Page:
Gamblers is an old game in the dog agility world. I’ll present an example of Gamblers (a Teacup Dogs course) and then follow up with a discussion of strategy.

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Briefing

The objective of Gamblers is for the dog to accumulate as many points as possible in a specified time and then to perform a designated gamble (sometimes called a joker), also within a specified time, which consists of a sequence of obstacles with the dog and handler working some distance apart. Gamblers is a two-part game: the point-accumulation period and the gamble period.

Point accumulation period – You can take obstacles in the order and direction of your choosing. The dog may perform obstacles only twice for points. Back-to-back performance is permitted. There is no restriction as to order and direction except that the dog may not take two gamble obstacles, one after the other, during point accumulation. Obstacle values are:

  • Jumps are worth 1 point;
  • Tunnels and tire are worth 3 points;
  • The A-frame, teeter and weave poles are worth 5 points;
  • The dogwalk is worth 7 points.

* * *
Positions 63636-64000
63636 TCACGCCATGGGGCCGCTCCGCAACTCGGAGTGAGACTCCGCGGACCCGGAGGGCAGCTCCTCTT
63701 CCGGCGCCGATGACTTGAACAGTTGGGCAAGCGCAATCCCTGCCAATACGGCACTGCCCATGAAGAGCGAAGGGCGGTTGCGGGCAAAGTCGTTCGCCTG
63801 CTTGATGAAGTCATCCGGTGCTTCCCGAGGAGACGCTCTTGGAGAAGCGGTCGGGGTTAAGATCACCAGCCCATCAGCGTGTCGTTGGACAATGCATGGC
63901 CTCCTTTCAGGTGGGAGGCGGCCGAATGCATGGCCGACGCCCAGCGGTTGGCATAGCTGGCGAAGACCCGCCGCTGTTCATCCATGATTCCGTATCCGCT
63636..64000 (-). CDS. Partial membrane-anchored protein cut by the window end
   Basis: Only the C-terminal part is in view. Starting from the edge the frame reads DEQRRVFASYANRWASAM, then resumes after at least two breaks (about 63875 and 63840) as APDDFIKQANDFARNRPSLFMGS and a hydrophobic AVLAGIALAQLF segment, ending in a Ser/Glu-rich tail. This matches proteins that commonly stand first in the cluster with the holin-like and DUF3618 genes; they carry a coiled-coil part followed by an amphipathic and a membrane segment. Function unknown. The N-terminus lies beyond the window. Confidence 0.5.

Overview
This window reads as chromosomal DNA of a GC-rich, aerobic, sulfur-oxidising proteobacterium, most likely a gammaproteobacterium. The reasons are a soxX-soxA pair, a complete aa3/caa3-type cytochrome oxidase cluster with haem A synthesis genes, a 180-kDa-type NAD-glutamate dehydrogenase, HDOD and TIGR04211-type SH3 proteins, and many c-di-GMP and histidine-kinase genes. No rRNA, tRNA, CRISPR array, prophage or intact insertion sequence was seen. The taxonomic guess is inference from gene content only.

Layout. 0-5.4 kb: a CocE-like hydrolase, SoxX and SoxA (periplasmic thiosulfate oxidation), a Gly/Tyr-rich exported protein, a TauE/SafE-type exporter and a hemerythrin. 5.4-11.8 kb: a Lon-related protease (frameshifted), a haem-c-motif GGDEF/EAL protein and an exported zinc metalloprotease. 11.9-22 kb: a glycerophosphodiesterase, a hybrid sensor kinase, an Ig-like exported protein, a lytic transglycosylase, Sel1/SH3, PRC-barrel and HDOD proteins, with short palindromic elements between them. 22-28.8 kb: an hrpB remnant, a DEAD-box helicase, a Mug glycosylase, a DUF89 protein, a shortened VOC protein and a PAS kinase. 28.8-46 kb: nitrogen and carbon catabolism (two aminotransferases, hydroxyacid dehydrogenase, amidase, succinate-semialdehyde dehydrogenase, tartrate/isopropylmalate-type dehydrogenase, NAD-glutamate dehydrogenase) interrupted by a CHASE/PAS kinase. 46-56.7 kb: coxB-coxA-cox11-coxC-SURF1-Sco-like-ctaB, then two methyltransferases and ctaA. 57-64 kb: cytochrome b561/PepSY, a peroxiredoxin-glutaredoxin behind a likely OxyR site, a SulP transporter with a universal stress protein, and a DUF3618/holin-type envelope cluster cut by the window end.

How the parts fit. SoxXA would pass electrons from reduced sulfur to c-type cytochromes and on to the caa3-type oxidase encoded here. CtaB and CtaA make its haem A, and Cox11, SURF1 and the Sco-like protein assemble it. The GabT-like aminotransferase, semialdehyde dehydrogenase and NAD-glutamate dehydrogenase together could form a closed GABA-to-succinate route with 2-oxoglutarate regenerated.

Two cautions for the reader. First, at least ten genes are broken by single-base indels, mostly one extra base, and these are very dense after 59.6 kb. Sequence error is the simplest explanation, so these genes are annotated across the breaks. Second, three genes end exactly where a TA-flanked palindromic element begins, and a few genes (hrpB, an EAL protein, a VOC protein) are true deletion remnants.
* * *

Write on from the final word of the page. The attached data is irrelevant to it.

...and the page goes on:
The time allotted for the point-accumulation period shall be 25 seconds for big dogs; and 28 seconds for small dogs.

Gamble period – Successful performance of the gamble is worth 25 points. Time for the gamble shall be 16 seconds for big dogs; and 18 seconds for small dogs.

  • Gamble points will be lost if any of the following occurs:
  • The dog exceeds the time allotted for the gamble period or faults a gamble obstacle.
  • The handler steps on or over the containment line to aid the dog in performance of the joker.
  • The dog is directed to loiter near the start of the gamble while time remains in the point-accumulation period;
  • The dog performs any two gamble obstacles one after the other during the point-accumulation period;
  • The dog knocks down a jump included in the gamble sequence during point accumulation, making correct performance of that jump in the gamble period impossible.
  • The dog commits any performance fault during performance of the gamble.

Scoring and Qualifying

Gamblers is scored points then time. The team with the most points wins. Time is a tiebreaker only.  To qualify:

GI – 16 points; and successful completion of the gamble

GII & GIII – 18 points; and successful completion of the gamble

Strategies for Play in Gamblers

Timing

Be armed with a strategy that delivers enough points to qualify, and positions the dog near the start of the gamble with options for productive loitering.

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I’ve drawn on this course map a dog’s path that works the obstacles in the upper-right corner of this course. The line actually shows two performance of each of the obstacles in that corner.